I’m the first to say that my mental health does not define me as a person, but that doesn’t change the fact that it actively affects all areas of my life. I’m also not ashamed of my disorders- at this point in my life, at twenty years old, I have accepted them as a part of my identity, not all of it.

With that being said, anxiety, OCD, ADHD are not parts of myself that I immediately bring up to people when I’m meeting them. Unfortunately, we live in a world where it’s become “cool” or “trendy” to have a mental illness, and flaunt it at every opportunity. The reality is, most people who are actually suffering do NOT want their mental health to be the center of attention, and this includes me. I do not want to be defined by what is only a portion of who I am. The only times I really bring up my mental illnesses is when it’s relevant to the situation, and if disclosing it will lessen the amount of uncomfortable situations in the future.

Like many people, the neuropsych areas of my life that I struggle with tend to overlap. Generalized anxiety, obsessive compulsive disorder, and attention deficit/hyperactivity disorder almost always go hand in hand. I’ve written about this before on my blog- they all tend to cycle together and have very similar symptoms in my personal experience. If you’re interested in learning more about that, I’ll link that article below.

Today, I want to talk about how these conditions affect my day-to-day life. Certainly, many people have it much worse than me, but that doesn’t change the fact that my life comes with a unique set of challenges and adversities. I want to be open about these experiences, because I’m sure there are lots of other young people going through similar difficult things. My mission has always been to be an advocate and a voice, and that’s why I’m happy to be as transparent and honest as possible.

Anxiety really is the umbrella for quite a few of my problems, to be completely honest. Anxiety is extremely common in young and old alike, but when it reaches a point of disrupting daily functions, that is when it becomes considered a “disorder.” Anxiety has persistently plagued me since I was a toddler; it is both a genetic and situational disorder for me. This is one of the reasons Lexapro- an antidepressant- has been so impactful in my adult life. Antidepressants literally change the chemistry of your brain, which is incredible for people who were simply born with lower serotonin counts in their brain (such as myself). Obviously, medication isn’t the answer for everyone, but it has been a pivotal solution for my own health struggles. Medication does have some downsides, however, and I will be going into those shortly.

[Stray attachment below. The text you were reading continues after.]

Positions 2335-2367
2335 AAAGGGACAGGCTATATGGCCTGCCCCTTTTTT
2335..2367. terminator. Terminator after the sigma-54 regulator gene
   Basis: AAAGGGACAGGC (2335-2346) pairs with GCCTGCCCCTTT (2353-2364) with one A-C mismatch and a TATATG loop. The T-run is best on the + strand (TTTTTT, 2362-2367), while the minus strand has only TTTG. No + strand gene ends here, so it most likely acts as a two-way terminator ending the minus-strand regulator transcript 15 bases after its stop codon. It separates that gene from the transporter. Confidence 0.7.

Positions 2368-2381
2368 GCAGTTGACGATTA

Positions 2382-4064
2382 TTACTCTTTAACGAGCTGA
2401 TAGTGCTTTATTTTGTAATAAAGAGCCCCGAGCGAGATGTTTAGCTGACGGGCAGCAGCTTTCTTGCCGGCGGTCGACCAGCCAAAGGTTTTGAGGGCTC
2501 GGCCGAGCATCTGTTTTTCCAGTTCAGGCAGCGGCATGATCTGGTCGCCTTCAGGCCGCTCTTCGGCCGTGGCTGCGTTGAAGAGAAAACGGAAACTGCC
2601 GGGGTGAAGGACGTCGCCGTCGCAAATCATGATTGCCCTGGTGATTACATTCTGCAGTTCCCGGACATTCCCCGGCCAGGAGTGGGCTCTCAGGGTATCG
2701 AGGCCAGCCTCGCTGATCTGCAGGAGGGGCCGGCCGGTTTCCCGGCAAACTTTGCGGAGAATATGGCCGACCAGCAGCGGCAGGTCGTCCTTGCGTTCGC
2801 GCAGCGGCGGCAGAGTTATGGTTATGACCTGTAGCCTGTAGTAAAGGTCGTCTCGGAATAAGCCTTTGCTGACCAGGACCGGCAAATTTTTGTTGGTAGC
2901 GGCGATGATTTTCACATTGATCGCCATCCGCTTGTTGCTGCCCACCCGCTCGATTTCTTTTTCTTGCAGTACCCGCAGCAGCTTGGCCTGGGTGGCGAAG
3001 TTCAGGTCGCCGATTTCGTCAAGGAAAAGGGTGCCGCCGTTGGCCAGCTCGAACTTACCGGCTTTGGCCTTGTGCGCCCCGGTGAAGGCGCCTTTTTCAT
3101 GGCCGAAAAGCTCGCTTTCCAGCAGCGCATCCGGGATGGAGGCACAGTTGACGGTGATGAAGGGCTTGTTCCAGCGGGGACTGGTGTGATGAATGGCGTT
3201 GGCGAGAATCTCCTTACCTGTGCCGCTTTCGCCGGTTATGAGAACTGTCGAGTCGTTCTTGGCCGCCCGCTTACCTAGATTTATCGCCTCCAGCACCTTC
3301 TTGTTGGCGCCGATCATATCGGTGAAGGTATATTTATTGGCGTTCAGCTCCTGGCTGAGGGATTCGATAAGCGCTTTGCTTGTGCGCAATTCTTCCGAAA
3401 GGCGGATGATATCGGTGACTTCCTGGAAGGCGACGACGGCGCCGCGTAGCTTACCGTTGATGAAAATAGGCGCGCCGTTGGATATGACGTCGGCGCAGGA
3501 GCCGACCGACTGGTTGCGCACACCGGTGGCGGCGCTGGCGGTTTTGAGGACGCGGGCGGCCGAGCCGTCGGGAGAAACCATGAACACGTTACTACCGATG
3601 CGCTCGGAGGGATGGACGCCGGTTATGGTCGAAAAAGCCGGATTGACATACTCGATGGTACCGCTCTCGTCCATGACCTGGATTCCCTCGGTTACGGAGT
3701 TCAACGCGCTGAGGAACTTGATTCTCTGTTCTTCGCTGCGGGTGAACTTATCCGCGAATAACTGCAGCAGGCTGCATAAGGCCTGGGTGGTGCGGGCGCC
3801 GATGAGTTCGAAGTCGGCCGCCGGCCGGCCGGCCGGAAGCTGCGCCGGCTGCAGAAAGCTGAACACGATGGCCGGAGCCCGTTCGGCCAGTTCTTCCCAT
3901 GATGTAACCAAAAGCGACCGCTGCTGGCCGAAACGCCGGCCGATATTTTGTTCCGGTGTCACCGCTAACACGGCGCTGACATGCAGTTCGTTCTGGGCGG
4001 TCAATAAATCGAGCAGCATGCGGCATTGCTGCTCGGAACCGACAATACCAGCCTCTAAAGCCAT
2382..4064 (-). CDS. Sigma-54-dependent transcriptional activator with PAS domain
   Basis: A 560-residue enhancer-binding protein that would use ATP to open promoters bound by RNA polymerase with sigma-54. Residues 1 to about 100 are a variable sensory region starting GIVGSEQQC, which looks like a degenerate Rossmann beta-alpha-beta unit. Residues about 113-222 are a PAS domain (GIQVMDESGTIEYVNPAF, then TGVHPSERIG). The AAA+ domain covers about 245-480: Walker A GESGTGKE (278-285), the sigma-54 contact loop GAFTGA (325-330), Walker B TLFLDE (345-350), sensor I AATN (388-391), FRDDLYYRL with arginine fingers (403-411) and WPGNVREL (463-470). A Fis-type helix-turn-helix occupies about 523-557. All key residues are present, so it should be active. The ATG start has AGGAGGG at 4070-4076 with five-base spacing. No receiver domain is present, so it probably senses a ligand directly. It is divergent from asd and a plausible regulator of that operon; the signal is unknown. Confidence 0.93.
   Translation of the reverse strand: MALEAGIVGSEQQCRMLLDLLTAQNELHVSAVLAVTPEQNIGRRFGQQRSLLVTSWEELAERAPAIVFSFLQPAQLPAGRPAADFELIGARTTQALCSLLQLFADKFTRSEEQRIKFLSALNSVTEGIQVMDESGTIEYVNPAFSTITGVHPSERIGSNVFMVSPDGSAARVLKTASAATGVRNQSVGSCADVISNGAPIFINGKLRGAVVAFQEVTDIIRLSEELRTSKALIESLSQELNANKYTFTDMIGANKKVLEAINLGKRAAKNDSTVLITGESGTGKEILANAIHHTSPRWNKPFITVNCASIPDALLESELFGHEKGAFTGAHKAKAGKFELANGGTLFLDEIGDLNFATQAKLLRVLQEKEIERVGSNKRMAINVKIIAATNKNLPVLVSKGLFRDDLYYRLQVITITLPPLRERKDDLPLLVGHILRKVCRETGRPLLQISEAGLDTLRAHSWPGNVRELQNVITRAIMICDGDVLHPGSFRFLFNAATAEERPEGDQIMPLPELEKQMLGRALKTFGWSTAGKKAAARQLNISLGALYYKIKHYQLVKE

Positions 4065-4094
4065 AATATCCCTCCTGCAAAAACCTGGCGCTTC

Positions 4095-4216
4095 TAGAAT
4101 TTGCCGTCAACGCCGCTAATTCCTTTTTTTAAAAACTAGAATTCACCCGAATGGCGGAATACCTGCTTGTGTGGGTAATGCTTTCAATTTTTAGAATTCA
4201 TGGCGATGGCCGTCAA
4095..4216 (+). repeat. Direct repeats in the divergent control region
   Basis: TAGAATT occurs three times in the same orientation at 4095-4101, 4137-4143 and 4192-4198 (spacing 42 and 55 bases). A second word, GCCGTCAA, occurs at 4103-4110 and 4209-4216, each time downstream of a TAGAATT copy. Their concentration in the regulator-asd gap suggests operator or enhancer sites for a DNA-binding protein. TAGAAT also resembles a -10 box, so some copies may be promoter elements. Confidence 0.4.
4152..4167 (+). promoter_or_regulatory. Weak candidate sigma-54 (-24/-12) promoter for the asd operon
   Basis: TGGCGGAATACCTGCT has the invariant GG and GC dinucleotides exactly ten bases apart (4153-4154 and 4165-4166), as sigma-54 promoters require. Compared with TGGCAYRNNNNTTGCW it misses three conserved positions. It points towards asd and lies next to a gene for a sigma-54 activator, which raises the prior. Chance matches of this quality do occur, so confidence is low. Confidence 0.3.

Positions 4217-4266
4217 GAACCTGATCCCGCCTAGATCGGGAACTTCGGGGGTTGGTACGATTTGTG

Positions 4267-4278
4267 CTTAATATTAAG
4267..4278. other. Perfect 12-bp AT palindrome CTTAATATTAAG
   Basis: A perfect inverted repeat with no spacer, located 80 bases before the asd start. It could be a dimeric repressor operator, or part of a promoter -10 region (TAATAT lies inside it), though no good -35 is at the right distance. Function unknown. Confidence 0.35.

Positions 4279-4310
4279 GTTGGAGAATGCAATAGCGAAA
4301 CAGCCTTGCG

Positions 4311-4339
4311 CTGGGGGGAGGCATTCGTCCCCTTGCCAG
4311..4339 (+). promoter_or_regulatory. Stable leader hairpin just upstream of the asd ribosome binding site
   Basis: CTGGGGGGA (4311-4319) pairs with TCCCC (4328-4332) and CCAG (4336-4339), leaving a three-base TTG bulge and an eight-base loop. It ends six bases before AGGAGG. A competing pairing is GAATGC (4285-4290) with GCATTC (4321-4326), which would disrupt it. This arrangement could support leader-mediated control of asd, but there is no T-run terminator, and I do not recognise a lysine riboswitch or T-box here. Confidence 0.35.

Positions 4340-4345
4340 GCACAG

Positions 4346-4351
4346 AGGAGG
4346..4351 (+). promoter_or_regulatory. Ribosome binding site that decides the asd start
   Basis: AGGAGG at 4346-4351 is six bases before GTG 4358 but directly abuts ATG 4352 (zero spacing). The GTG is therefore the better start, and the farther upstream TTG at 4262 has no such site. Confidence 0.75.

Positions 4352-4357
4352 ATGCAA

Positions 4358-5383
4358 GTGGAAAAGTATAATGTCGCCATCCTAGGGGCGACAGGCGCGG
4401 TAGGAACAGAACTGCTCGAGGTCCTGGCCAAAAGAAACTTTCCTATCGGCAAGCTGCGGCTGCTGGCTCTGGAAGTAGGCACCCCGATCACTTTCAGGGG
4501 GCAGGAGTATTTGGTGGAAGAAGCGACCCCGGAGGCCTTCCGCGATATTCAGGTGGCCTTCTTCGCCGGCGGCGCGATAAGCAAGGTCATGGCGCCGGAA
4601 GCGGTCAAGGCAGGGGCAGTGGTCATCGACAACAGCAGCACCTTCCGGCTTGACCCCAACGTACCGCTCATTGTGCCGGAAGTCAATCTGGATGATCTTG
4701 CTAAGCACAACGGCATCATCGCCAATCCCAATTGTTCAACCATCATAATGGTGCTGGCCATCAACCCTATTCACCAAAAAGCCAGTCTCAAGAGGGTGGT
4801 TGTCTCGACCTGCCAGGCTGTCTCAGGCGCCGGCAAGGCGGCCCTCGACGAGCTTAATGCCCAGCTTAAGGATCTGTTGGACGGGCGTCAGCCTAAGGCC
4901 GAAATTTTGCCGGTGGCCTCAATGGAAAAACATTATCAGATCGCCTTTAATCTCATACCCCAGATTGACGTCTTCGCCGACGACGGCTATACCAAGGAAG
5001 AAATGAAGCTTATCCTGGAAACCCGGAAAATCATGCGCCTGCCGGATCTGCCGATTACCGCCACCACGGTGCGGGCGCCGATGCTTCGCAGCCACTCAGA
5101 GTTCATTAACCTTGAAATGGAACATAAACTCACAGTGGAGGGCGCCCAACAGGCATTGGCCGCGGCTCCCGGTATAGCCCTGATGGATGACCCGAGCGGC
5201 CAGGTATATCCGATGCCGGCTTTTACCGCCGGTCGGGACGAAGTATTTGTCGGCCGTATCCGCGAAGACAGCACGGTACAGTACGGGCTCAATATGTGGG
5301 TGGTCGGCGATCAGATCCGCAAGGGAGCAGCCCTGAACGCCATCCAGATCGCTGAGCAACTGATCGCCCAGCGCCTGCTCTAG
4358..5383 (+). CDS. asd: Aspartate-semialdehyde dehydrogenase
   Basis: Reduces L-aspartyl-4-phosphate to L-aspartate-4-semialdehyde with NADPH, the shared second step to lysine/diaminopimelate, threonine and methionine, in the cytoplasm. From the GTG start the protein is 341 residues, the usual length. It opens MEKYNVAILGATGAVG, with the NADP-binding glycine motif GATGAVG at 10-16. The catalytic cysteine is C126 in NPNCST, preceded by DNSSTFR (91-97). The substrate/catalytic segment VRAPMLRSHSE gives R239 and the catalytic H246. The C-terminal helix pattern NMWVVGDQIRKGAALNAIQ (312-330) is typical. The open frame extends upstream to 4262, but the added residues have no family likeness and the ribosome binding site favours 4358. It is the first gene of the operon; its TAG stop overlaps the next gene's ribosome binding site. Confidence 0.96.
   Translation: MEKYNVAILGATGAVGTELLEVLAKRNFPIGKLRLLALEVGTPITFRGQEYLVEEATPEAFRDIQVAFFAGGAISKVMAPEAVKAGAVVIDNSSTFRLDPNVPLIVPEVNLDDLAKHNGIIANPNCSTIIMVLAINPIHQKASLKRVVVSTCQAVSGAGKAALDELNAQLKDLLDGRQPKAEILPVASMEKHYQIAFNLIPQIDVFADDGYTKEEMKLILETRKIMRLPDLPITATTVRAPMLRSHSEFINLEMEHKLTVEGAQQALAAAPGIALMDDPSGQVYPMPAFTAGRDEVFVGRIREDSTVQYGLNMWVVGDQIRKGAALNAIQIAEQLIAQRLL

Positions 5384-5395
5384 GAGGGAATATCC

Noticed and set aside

A lot of my anxiety is very survival based, and my fight-or-flight instinct always seems to be ready for action. For survivors of childhood abuse (again, including myself), the fight-or-flight anxiety is a often result of feeling terrified and powerless as a child, usually due to some traumatic event. I am extremely conscious of danger, realistic or not, around me at all times. Anxiety plagues me with paranoia on a daily basis- while I am at college, I find myself constantly jerking around, watching other people, afraid that they are laughing at me and whispering about me. As anyone with social paranoia will tell you, it’s an exhausting cycle of worry and self-doubt. It can also effectively destroy friendships, if you’re constantly critical of yourself and others on such an intense level.